Yes, g drops while inside the celestial body. Meaning gravity would have a harder time to defeat pressure, compared to the situation where we consider just a point in the middle of the star as the source of gravity. Meaning - it would be even harder for stars to form from hydrogen that just clumps together because of gravity.
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Re: Point sources of gravity

Unread postby webolife » Wed Oct 17, 2018 11:26 pm

The centroid of any system, subatomic to astronomic, is the focus, rather than the source, of the pressure field that manifests gravitation, as well as EM pressure, nuclear force, etc... and light. Therefore it is unnecessary that any object be at the center of gravity [aka center of mass], yet [measurements of] the field momentum will appear to be "virtually" phenomenal at that locus, ie. the object behaves as though all its mass were located there, as in the mundane example of a basketball. It is possible for a star or planet to be a hollow object and still behave as a gravitational sink, however the observed momentum of large objects in space infers the much larger mass we attribute to these objects, eg. 5.97 x 10^24 kg for the earth. The lower density of materials near the surface do not allow for a hollow earth. That accepted, the core of a galaxy also manifests as the galactic system centroid, in that virtually all the mass appears to be centered there, resulting perhaps in the illusion of a super-dense BH, yet just as possibly indicating an empty hole, which is what we "see" when we look there!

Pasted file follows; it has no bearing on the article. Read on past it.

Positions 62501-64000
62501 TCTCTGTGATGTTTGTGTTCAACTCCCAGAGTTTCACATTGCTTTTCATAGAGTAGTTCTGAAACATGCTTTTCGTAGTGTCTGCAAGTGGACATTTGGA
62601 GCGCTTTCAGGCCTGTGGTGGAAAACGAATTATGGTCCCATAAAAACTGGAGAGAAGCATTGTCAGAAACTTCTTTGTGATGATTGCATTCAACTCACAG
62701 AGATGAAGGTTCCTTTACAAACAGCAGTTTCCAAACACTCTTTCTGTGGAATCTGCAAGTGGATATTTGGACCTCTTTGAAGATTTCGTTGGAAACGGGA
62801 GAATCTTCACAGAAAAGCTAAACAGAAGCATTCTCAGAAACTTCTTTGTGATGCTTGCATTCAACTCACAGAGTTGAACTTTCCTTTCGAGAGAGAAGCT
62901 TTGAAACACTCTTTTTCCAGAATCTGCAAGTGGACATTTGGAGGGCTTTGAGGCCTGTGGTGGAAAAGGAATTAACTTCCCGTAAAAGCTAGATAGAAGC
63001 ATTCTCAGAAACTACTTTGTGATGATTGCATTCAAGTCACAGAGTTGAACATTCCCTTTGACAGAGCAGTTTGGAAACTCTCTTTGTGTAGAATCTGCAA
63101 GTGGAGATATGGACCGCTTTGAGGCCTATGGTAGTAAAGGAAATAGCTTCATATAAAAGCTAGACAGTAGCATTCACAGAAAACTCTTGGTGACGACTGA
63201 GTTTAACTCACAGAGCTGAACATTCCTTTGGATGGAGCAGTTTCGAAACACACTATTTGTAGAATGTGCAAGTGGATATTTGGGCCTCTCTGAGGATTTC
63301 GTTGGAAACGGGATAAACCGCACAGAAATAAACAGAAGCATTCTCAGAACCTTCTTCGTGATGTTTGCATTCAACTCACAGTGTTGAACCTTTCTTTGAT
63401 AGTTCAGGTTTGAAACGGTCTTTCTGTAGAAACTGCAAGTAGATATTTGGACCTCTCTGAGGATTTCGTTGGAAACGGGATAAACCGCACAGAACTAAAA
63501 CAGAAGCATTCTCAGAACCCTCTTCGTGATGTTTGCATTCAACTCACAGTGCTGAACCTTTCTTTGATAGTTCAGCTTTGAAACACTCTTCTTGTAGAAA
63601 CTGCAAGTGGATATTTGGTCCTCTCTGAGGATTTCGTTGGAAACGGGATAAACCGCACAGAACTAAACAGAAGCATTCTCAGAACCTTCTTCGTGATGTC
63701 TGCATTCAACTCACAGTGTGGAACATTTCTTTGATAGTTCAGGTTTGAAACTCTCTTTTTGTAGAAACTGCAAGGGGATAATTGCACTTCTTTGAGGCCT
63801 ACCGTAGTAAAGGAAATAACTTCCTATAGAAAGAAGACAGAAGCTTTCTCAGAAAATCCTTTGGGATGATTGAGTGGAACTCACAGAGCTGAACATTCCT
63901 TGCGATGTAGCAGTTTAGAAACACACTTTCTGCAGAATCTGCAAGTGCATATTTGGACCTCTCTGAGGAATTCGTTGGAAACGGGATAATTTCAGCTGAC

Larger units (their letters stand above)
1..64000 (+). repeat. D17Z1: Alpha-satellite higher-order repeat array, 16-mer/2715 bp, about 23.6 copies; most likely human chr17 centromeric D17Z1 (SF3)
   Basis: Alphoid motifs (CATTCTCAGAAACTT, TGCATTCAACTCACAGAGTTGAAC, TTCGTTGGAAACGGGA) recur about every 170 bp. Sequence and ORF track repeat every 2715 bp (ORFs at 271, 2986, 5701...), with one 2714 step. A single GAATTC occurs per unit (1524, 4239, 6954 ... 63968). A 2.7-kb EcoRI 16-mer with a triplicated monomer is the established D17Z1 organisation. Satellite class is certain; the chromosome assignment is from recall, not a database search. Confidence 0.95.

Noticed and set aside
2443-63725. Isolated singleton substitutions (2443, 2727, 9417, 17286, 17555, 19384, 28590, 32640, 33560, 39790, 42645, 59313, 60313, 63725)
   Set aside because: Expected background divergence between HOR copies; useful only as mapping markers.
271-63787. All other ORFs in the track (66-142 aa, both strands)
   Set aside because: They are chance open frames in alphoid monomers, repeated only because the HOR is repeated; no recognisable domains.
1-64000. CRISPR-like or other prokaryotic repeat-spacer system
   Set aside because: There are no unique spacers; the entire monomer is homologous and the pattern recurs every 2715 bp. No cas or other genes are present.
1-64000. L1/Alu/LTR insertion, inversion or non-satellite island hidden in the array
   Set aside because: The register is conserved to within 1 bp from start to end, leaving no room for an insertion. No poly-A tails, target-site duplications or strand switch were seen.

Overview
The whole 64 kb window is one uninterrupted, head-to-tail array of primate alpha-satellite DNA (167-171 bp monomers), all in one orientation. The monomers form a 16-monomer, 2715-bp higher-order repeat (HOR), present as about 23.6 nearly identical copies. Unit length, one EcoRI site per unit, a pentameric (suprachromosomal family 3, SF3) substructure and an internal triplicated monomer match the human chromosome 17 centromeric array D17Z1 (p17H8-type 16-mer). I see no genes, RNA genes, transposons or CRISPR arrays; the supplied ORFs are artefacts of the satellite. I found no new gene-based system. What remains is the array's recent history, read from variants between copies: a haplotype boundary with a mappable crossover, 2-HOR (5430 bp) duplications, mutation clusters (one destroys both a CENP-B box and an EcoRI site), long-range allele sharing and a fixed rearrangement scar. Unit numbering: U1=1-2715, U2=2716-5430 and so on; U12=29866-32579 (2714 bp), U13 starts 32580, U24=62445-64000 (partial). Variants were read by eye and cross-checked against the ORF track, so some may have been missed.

Truth extends beyond the border of self-limiting science. Free discourse among opposing viewpoints draws the open-minded away from the darkness of inevitable bias and nearer to the light of universal reality.